Donut class - A group of students divided to such a degree as to leave nothing in the middle. Alternately stellar and stupid, inspiring and insipid, these students exhibit strongly contrasting beliefs, inclinations, and behaviors. Some students help maintain the academic environment (“Be quiet, my friend is talking”), and other students undermine the learning (“Shut up. This assignment sucks ass”).
Teachers contribute to the “empty middle” by backing good students with letters of recommendation, burdening bad students with referrals and detention slips, and writing little, if anything, about anybody else. Students in the middle do not complain, as this is par for the course, the way things are and will be; students in the middle know if they want attention from a teacher, they must join their peers on the bloated perimeter.
Documented existence of donut classes is rare. Some researchers attribute this lack of proof to teacher bias; having “nothing in the middle” reflects the lens with which a teacher views a class more than the reality of the class itself. Other researches say it’s because contemporary school and community infrastructures often divide young people before they get to class; students live in gated developments on hills or subsidized apartments in valleys; there are no regular houses. They enroll in Advanced Placement, Honors, and International Baccalaureate classes, or they do not.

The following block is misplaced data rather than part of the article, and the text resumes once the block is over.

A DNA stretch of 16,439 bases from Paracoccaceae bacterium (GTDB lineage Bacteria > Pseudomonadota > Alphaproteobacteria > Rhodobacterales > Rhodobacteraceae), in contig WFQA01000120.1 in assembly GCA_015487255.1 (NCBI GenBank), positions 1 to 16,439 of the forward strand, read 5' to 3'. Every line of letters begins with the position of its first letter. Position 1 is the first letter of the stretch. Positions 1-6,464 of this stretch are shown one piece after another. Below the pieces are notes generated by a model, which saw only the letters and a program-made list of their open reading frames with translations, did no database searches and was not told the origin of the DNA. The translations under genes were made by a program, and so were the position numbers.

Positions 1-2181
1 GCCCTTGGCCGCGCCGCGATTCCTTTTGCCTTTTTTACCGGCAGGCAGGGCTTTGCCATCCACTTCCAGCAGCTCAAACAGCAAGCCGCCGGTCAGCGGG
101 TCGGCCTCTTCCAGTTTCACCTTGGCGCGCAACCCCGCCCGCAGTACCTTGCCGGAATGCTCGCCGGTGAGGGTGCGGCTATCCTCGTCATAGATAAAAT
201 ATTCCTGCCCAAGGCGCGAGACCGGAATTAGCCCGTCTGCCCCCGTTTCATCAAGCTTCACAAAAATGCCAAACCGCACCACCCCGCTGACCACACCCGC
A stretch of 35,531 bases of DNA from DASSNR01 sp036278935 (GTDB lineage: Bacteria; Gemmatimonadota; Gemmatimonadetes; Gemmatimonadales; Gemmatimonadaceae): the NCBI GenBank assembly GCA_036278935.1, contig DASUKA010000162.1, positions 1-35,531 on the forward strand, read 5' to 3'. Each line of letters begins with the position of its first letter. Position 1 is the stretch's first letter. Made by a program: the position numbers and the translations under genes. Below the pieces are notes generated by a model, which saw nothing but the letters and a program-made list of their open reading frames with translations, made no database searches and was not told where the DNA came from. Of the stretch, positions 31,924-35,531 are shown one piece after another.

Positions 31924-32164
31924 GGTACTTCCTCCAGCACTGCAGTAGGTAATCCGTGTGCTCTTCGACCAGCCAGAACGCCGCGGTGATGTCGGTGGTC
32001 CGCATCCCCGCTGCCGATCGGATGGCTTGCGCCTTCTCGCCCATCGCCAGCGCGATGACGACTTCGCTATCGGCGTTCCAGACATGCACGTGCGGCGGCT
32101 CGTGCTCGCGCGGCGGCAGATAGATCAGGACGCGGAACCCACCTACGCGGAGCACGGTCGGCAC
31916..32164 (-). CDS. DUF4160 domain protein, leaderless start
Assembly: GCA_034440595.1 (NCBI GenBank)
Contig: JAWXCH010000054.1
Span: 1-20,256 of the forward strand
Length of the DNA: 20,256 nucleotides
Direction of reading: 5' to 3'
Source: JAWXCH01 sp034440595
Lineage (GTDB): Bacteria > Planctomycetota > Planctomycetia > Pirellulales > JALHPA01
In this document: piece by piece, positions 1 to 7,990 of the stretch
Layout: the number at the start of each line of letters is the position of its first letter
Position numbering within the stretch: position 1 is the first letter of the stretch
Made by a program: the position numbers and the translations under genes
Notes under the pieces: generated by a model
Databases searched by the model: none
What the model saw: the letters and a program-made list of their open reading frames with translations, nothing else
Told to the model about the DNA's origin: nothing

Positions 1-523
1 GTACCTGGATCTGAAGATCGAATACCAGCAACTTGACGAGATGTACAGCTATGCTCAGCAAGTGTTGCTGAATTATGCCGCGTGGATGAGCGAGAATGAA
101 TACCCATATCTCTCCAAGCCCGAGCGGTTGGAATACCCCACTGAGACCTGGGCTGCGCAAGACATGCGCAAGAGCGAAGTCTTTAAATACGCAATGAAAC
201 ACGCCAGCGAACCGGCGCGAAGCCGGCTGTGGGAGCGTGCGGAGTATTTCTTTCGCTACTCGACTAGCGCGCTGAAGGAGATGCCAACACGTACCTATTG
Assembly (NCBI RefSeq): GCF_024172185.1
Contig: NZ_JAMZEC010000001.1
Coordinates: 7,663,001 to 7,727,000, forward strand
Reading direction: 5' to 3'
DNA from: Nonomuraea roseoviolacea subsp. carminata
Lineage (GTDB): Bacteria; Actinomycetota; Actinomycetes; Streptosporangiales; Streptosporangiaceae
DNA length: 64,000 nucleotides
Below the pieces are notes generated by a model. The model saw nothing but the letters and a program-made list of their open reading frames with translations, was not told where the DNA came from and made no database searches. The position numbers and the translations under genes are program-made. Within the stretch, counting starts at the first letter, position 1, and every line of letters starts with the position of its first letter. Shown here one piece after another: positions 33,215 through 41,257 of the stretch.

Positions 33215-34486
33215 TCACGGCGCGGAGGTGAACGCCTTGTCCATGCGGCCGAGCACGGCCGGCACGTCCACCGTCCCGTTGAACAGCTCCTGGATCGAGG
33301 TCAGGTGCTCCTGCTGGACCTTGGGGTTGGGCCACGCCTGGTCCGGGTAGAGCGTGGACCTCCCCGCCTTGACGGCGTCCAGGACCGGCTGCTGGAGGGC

A circular image for a linear concept, “donut class” is a term with limited productivity.
Syn: mayonnaise sandwich. See also: crab bucket syndrome